Other organizations have some minimal preparations in place. The person gets a desk, computer, and phone, or the proper tools and safety equipment, and gets to fill out his or her benefit paperwork.
But high-performing organizations have a consistent, well-thought out new employee onboarding process in place. We’ll show you what that involves below. There’s even a checklist at the bottom for you.
Training within manufacturing organizations has undergone a lot of changes over time, and there are plenty more changes coming.
In fact, even if you’re not aware of it, changes are happening right now. And the infrastructure that will lead to even more changes is coming soon.
If this seems interesting to you–and if you’re in manufacturing training, it should, because it directly affects your present and future realities–you may find the quick overview below of interest.
This is also a great post for including your own thoughts at the bottom, since so much of the future is speculative. Please share your own experiences and thoughts and let us learn from you.
In some recent articles, we’ve been looking at issues related to determining if your training program is having a desired positive effect, determining how big of a positive effect it’s having, and communicating that information internally within the training department but also externally with others in your workplace.
For example, we discussed the importance of aligning training with business goals, gave an overview of the commonly used Kirkpatrick evaluation model, and in our last article that touched on these issues, we looked at a way to evaluate the movement of a key performance indicator (KPI) after a training program was held.
In that same article, we also noted that although it’s great if you initiate a training program and see a KPI (or several KPIs) that the program is intended to effect respond in a positive manner, that’s not the whole story. Because there are other factors that may have influenced that KPI at the same time. And if that’s the case, who’s to say that the newly implemented training program truly deserves all the credit? Or how much of the credit it does deserve? Or even if it deserves any credit for the improved KPI?
And that introduction leads us straight to the point of this article. Today, we’re going to explain a few methods of “isolating the effects of your training program.” What this means is determining how much of that desired increase in the KPI your training program was responsible for–if any.
If you’re in safety, you may be familiar with various reasons why it’s a good idea to use online training tools as part of your safety/EHS training program at work.
There are lots of reasons. It can result in more effective training and therefore a safer workplace. It can help you deliver training to more people, especially those who work on different shifts or in different locations. And it can do all that while ALSO cutting your EHS training costs and still facilitating instructor-led training or other forms of face-to-face training.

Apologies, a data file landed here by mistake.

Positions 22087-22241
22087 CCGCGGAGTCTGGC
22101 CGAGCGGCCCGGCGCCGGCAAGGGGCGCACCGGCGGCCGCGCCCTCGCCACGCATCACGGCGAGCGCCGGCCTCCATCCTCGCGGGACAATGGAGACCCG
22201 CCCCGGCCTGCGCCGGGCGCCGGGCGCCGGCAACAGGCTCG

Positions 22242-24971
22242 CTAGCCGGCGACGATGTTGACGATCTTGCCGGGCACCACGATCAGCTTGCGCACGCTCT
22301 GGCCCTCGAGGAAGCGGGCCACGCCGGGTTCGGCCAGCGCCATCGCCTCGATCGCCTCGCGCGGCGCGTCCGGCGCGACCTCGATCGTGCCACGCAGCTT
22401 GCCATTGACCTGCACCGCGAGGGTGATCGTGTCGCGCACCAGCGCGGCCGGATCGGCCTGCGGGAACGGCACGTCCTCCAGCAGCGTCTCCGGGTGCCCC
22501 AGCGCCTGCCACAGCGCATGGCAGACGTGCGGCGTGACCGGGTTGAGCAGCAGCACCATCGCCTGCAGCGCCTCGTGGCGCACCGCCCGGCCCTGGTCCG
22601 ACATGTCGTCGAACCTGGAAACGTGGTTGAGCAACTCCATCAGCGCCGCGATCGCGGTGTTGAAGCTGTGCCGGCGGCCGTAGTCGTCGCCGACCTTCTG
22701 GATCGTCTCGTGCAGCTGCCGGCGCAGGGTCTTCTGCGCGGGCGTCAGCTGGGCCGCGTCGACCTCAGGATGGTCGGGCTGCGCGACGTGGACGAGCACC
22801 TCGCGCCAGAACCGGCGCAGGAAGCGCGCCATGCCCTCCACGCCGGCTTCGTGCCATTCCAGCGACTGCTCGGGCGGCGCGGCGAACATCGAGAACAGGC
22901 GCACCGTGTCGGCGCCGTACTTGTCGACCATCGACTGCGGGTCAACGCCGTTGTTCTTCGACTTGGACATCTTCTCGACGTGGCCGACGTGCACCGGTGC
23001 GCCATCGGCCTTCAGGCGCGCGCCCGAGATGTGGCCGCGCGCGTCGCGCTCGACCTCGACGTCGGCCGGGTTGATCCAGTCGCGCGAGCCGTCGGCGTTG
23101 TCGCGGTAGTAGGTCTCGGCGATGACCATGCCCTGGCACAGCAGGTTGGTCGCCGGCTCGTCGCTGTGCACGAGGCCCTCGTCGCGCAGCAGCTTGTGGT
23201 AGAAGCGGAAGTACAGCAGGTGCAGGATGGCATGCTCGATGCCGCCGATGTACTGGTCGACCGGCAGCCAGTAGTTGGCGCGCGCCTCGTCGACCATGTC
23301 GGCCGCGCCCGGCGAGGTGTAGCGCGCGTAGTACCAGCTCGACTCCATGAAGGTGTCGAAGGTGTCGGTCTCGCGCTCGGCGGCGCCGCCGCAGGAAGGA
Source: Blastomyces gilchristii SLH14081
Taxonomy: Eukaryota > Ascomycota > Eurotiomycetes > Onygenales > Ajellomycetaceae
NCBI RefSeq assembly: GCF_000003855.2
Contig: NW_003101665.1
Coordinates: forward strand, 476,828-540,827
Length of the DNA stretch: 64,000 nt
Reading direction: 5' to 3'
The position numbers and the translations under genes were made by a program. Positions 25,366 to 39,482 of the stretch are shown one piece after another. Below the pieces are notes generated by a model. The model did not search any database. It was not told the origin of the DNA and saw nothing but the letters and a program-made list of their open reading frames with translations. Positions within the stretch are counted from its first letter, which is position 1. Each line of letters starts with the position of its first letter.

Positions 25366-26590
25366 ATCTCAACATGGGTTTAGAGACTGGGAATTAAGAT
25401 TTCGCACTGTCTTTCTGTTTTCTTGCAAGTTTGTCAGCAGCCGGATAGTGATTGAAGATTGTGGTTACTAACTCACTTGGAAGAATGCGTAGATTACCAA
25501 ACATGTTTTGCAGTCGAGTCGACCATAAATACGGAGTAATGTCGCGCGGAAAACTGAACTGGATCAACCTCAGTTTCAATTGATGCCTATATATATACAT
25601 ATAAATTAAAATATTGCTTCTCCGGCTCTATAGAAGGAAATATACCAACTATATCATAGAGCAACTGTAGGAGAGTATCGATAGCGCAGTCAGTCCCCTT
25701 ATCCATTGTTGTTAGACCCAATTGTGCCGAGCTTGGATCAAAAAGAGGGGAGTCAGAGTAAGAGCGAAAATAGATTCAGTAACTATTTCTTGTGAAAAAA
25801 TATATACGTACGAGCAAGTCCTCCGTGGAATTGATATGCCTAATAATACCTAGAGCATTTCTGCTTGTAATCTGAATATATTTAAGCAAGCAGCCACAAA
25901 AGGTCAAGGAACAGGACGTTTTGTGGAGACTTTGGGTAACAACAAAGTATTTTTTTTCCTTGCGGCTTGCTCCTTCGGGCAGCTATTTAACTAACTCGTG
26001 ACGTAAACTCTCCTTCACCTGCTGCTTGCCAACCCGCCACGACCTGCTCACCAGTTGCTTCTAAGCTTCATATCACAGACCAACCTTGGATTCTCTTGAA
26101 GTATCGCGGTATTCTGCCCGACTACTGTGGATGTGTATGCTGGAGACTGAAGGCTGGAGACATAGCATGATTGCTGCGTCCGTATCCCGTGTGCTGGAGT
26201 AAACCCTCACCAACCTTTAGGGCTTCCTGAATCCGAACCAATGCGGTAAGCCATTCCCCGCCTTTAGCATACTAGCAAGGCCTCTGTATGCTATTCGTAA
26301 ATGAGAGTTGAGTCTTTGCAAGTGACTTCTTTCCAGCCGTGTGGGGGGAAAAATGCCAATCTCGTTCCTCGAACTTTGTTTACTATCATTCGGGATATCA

But here’s one you may not have heard before: adopting an online training system can cause your workers to take a more active, engaged role in safety matters at work. So the online training not only improves your EHS training program, it also has a positive effect on your safety culture and on safety as a whole at work.
But you don’t have to take it from me. In fact, we’ve heard this very point from three customers who made the move to an online training system and began using them for safety training at their workplace. We’ll give you a quick overview below.
If you live in today’s world, read the papers, listen to the radio, or (more to the point) get on the Internet, you’ve heard the phrase: BIG DATA. And maybe you’ve heard of BIG LEARNING DATA too.
We know big data is about data, and we know if we consult our friends at Merriam-Webster, they’ll tell us that in general terms, data is “facts or information used usually to calculate, analyze, or plan something,” and in terms that are more specifically relevant to this article, data is “information that is produced or stored by a computer” (bonus points if you happened to know that “data” is the plural version of “datum,” grammar junkie).
And of course, we know that the word “big” placed before “data” means there’s a LOT of data. It doesn’t really matter exactly how much data you’re talking about. It’s enough data that it’s hard to manage, analyze, and make sense of with common software applications (read: Excel spreadsheets).
But how much do you know about big data? And in particular, how much do you know about how it’s being used and will be used at your workplace, and how it will be used in your training programs and your learning & development programs?
If you’re a little fuzzy on all of this yourself, take a few minutes to read this article. It may provide a few “a-ha” moments, give you an insight or two, and help you better prepare for the big data revolution we’re told is coming soon.
We’d also very much value your own insights, thoughts, predictions, opinions, and comments in the comments field at the end of this article.
In this article, we’re going to introduce to you a relatively standard process for conducting an incident investigation. While we think you’ll find this article and method helpful, know that you may also want to explore an alternative method of incident investigation that uses a learning team.
An incident investigation is something you (and/or others in your company) should perform when an incident occurs at the workplace. This can include near-misses, quality problems, accidents, property damage, illnesses, injuries, and fatalities.
There are two primary purposes of an incident investigation. The first purpose is to identify the root cause or causes of the incident. That’s the short-term goal. And the second purpose is to use the information gathered in the incident investigation, and the determination of the root cause, to prevent a similar incident from happening again. That’s the long-term goal.
But not everyone knows how to perform an incident investigation. What about you? Do you have a plan in place right now? Do you know what you’d do if you had an incident at work?
If you have already planned your response and investigation, hats off to you. If not, you can begin planning now. But if you don’t begin planning your investigation until you’ve had an incident at work, you’re much too late and will be behind the proverbial eight-ball.
So in this article, we’ll sketch out what you need to know about performing an incident investigation. And we’ll even give you a list you can use to begin making your incident investigation plan and another list you can use to begin stocking up your incident investigation kit. Hope you find it helpful.